My idea of a perfect pass is to first signal my intention to the slower vessel with a horn signal (one short blast if passing to starboard; two short blasts if to port).
From colregs inland
c) When in sight of one another in a narrow channel or fairway:
(i) a vessel intending to overtake another shall in compliance with Rule 9(e)(i) indicate her intention by the following signals on her whistle:
− two prolonged blasts followed by one short blast to mean “I intend to overtake you on your starboard side”;
− two prolonged blasts followed by two short blasts to mean “I intend to overtake you on your port side”.
(ii) the vessel about to be overtaken when acting in accordance with Rule 9(e)(i) shall indicate her agreement by the following signal on her whistle:
− one prolonged, one short, one prolonged and one short blast, in that order.
What do most folks in the ditch do?
For the record, the description of the horn signals into my text about overtaking is not mine, but was inserted by Jeremy McGeary at CRUISING WORLD, who edited the piece... I generally use simply one or two "longish" blasts, it often depends upon the horn being used... The horns on many boats don't seem to be up to repeated, prolonged usage, and the mechanical air horns on many larger boats can take an unbelievably long time to recycle, the compressor often running for a minute or more after usage...
It is extremely rare for the slower vessel to acknowledge a horn signal in kind, most folks will simply wave, or begin to slow down/move over in response...
Many people communicate with VHF, but in my view that is generally unnecessary, and often results in a proliferation of needless chatter on 16... And, with all the talking on VHF, I feel horn signals are often far more effective in "waking up" many skippers on slower boats, many of whom never see me coming... Never ceases to amaze, how rarely so many folks on slower boats seem to steal a glance behind them - especially considering doing so habitually is often the best guard against straying from the channel and going aground thru so many stretches of the ICW...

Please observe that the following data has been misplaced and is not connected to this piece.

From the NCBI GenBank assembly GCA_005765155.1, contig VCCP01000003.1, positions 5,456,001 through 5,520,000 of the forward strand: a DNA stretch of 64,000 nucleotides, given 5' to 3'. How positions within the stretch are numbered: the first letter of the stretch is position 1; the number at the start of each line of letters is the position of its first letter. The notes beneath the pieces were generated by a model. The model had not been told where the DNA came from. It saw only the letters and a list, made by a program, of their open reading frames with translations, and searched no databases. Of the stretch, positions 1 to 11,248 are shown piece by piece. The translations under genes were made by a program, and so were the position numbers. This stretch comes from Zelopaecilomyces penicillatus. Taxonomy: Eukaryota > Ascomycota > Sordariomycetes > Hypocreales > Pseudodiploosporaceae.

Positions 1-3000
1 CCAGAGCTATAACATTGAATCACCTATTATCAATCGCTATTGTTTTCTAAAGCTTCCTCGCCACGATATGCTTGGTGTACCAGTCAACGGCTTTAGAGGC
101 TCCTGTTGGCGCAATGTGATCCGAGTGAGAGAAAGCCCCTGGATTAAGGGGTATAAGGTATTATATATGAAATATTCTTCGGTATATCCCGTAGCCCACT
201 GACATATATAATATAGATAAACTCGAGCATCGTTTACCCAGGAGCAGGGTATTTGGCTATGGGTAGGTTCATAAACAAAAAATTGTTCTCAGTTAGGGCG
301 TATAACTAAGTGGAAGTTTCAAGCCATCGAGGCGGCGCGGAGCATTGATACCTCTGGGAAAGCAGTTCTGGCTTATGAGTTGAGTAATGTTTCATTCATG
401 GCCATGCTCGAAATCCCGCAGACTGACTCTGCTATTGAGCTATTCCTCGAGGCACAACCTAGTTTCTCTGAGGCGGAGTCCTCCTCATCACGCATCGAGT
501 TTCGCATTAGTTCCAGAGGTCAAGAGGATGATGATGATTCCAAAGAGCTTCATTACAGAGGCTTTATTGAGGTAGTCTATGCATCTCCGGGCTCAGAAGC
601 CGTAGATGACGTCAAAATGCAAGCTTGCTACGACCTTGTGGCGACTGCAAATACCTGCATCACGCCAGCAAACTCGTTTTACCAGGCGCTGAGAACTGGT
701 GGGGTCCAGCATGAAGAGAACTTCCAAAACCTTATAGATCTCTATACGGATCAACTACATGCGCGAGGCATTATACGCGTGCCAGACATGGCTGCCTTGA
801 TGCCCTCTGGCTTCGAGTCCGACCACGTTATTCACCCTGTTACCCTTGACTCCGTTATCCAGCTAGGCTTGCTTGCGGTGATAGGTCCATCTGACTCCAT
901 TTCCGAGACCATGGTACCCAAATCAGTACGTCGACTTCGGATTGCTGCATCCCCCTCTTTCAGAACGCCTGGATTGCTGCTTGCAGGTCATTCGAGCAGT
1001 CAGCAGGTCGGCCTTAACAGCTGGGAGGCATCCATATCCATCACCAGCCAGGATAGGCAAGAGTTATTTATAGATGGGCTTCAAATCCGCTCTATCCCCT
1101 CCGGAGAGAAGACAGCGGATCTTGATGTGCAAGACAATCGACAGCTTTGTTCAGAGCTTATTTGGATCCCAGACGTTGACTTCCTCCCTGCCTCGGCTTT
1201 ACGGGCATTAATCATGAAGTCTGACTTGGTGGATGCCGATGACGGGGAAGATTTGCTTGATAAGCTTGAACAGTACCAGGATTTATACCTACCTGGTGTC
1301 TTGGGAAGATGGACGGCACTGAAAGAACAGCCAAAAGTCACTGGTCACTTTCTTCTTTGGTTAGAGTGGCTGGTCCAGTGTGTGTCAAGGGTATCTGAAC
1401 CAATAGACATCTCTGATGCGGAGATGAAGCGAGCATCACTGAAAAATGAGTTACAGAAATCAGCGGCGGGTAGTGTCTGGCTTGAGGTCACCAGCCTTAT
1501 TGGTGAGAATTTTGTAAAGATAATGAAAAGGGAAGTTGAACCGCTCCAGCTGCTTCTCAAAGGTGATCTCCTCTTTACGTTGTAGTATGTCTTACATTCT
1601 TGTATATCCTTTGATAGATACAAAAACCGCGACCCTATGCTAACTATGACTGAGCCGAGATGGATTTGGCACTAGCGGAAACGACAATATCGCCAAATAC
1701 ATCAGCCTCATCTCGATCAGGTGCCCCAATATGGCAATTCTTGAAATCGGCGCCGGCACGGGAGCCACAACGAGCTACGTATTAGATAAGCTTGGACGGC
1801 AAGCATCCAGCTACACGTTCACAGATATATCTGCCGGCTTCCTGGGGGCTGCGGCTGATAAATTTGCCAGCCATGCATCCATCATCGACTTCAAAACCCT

Using a VHF when running a fast boat can be problematic in these overtaking situations for a couple of reasons... First, the names on the transoms of most sailboats are generally very difficult to read from a distance, and are becoming more so each year with the proliferation of dinghies on davits. Chances are, by the time radio contact is established, I'm already on top of the guy... More importantly, running a fast boat in a narrow channel, my hands are already full, I don't have a 3rd hand to be activating a radio mike... Bringing a large yacht from a plane down to idle speed in a narrow channel bordered by shallow water in close proximity to another boat is often no simple trick. One hand for the throttles, the other for the wheel which will usually require a major correction as the boat suddenly settles into full displacement mode, and veers dramatically away from the edge of the channel in an effort to seek deeper water... Tough to manage all that, and be talking on the radio as well - especially when a horn signal can so easily convey one's intentions. Obviously, exceptions can often apply, and sometimes a radio call is definitely warranted...
None of this is rocket science, most ICW rookies come to quickly understand the drill pretty quickly... But it all hinges on the slower boat's willingness to cut their speed, and if they refuse to do so, well, then they're just gonna create problems for themselves...